Dave Horton: Fear of Cycling

30 03 2011

At least she's wearing a helmet!

I came across this interesting discussion of how fear plays a key role in keeping people off bikes via the Los Alamos Bikes Blog. Both links are worth a read if this subject interests you.

Read the full article here:

“Cycling has formed part of UK society for over a century. For much of that time, the bicycle was the most numerous vehicle on the roads, a major means of everyday mobility (Alderson 1972; McGurn 1999). But the amount of cycling in the UK has fallen dramatically and more or less continuously over the last half century; it accounted for 37 per cent of all journeys in 1949, but accounts for only around one per cent today (Department for Transport 2002). The number of cycles bought has never been higher, yet the number of cycling trips made on UK roads has never been lower.

Across government, cycling is now seen as ‘a good thing’. But despite growing pro-cycling rhetoric and policy in the UK, many people appear remarkably reluctant to ‘get on their bikes’. Why? Discussion about impediments to cycling tends to concentrate on lack of good cycling infrastructure, such as cycling routes and cycle parking. Seemingly insurmountable barriers, such as hilly topography, high levels of rainfall and cold winters, are also considered influential. But what about emotional barriers to cycling?

Numerous studies have shown fear to be a significant barrier to cycling (British Medical Association 1992; Davies et al 1997; Gardner 1998; Gardner and Ryley 1997; Pearce et al 1998; Ryley 2004). One study based on quantitative and qualitative research, Barriers to Cycling (CTC et al1997, 7), concludes ‘the most prominent practical barriers perceived to be deterring potential cyclists were danger and safety’. The UK Department for Transport (2007, 2) reports that 47 per cent of adults ‘strongly agree that “the idea of cycling on busy roads frightens me”‘. Nor is fear of cycling confined to the UK. Gary Gardner (2002, 76) reports how, in ‘surveys in three U.S. cities in the early 1990s, more than half of respondents cited lack of safety as an influential factor in their decisions not to cycle’. This fear of cycling impinges on cycling promotion; for example, one person who tried to encourage colleagues to cycle to work during National Bike Week notes that: ‘Several people have criticised my efforts as irresponsible as cycling is “Dangerous” and by encouraging it we are putting employees at risk’ (email to cycle-planning discussion group, June 2004).”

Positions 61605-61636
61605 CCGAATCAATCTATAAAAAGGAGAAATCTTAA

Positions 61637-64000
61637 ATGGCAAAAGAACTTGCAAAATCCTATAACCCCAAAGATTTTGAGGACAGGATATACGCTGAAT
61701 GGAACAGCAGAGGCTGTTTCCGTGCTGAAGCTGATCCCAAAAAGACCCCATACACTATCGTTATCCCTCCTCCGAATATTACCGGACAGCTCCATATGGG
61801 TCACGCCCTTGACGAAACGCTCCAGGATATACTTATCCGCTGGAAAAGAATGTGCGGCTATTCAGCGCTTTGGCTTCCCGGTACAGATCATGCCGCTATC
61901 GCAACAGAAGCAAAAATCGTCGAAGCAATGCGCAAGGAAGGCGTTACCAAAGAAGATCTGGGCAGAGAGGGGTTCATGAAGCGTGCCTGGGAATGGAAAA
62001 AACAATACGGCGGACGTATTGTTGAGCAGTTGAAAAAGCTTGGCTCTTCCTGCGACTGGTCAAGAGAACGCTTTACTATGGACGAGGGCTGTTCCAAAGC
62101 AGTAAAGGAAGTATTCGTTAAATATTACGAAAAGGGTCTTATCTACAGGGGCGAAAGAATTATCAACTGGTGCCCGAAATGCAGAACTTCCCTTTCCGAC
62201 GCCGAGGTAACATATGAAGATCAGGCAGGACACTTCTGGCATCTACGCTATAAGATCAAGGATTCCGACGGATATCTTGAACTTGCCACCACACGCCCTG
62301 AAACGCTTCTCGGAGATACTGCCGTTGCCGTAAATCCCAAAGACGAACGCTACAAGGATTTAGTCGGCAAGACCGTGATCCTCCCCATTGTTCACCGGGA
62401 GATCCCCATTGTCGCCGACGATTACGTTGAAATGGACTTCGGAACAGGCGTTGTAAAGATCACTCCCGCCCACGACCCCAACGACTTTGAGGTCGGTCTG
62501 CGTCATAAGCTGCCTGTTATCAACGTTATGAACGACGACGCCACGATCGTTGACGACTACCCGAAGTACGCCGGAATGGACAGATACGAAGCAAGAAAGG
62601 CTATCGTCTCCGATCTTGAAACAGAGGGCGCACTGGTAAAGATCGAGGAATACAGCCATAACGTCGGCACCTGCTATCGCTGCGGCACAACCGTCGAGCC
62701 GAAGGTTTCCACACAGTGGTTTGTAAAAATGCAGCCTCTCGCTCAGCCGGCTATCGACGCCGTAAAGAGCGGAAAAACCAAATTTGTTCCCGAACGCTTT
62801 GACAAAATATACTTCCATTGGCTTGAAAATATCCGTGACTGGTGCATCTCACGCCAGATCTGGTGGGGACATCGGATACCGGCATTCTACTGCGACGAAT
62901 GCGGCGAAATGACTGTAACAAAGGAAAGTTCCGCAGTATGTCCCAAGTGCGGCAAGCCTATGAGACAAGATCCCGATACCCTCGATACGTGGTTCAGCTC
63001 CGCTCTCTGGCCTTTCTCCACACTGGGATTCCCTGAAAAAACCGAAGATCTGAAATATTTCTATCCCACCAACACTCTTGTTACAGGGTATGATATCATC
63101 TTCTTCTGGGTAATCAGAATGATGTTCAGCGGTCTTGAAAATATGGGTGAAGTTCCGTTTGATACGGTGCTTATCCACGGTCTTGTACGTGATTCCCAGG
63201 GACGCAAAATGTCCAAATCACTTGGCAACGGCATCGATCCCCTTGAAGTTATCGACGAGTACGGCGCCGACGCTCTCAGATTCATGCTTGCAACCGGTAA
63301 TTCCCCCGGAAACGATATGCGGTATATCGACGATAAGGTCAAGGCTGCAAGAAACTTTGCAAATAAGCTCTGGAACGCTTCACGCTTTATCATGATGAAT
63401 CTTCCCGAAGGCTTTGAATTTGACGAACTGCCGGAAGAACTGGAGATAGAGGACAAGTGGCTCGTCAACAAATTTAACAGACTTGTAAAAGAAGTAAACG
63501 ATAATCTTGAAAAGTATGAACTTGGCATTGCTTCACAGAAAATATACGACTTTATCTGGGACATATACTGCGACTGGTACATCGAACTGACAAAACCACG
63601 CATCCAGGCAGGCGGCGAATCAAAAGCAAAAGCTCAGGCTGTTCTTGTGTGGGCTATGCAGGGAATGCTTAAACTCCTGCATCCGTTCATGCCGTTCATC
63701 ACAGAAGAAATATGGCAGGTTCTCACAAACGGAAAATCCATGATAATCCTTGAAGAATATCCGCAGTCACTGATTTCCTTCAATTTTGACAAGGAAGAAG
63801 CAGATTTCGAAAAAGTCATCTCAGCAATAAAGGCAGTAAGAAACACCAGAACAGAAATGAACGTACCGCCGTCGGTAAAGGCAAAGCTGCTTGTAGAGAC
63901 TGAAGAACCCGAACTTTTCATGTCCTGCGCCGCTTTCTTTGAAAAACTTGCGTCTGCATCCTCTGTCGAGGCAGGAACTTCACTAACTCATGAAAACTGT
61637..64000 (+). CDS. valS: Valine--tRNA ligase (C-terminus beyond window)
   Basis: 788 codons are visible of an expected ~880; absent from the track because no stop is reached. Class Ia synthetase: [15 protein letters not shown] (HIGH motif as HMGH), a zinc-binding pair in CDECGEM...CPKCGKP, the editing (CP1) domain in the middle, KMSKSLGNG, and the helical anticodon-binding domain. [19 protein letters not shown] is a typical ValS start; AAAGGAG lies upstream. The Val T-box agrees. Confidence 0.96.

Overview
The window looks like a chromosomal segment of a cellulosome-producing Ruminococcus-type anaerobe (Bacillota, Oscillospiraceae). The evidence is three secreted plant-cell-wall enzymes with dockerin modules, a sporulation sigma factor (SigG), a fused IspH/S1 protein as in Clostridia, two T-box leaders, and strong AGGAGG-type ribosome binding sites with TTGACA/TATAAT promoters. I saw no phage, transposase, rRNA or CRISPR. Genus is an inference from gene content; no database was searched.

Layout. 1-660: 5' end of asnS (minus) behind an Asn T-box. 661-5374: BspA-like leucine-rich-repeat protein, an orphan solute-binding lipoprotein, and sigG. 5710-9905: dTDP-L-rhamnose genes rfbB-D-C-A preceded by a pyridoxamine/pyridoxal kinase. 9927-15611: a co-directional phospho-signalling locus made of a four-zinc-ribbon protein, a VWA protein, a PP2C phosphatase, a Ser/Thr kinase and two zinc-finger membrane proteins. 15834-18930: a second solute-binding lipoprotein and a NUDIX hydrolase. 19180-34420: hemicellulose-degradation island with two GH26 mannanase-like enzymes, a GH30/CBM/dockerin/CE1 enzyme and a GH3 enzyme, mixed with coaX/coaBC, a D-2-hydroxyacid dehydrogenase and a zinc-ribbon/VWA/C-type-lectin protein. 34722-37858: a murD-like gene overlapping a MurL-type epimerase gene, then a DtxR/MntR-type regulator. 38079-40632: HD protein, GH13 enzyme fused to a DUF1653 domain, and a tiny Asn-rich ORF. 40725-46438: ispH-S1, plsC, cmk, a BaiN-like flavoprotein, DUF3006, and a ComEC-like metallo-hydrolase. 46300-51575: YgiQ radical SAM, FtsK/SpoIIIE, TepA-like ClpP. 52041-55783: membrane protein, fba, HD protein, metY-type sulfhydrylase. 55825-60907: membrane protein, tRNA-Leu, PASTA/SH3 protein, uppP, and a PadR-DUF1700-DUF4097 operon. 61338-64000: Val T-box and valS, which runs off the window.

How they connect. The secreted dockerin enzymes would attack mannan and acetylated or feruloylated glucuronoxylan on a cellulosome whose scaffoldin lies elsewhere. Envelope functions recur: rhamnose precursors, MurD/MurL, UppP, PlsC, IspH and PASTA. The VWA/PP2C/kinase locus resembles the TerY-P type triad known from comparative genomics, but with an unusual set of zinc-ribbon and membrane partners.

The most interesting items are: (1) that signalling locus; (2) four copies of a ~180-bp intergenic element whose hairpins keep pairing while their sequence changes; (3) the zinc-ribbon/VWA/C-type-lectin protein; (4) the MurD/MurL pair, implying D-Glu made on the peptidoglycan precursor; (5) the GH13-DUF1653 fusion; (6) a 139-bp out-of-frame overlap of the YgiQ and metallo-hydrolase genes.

6 responses

30 03 2011
Micheal Blue

If people would fear cycling alone, The Netherlands, Denmark, and some other European countries would have very low cycling rates, as well. Yet they don’t. So it does come down to the subjective feeling of safety, as explained on David Hembrow’s “View From The Cycle Path” blog. In it the cycling infrastructure is the key component; build it and they will come. In my case, if the only way to commute to work by bike would be on city streets, I wouldn’t bike to work.

30 03 2011

It’s also a chicken and egg thing. The more cyclists there are, the more people see it as a viable form of transportation (humans = sheep). Also, the more cyclists there are, regardless of “infrastructure”, the more motorists pay attention to cyclists and treat them with more respect.

I really believe that the constant harping about helmets in English speaking countries makes people believe that cycling is dangerous. After all, if there is such a high probability that you will crash and land on your head, then maybe you shouldn’t ride at all. At least in the USA there is always a constant barrage of fear – just check the evening news, they will be sure to tell you how everything is out to kill you.

30 03 2011
Andy allsopp

I am repeatedly told by friendly drivers how dangerous my bicycle is. Which is odd, because the one instance where car and bike collided it did almost no damage to the car.

Vulnerable does not equal dangerous.

I do try to communicate this to anyone leaning out the open window of a two tonne steel behemoth.

30 03 2011
Alan Schietzsch

What a great point; there’s a huge distinction between “dangerous: causes harm” and “vulnerable: subject to harm”.

Thank you, I’m going to use that in future.

30 03 2011

Bicycling dangerous? Try global climate change, now that’s dangerous.

31 03 2011

I heartily agree — the American cyclist is highly vulnerable in our hurry-up, car-centric culture. The fear may not be justified by actual injury statistics, but the lack of respect from the tin can set means that the potential for serious injury definitely is there.

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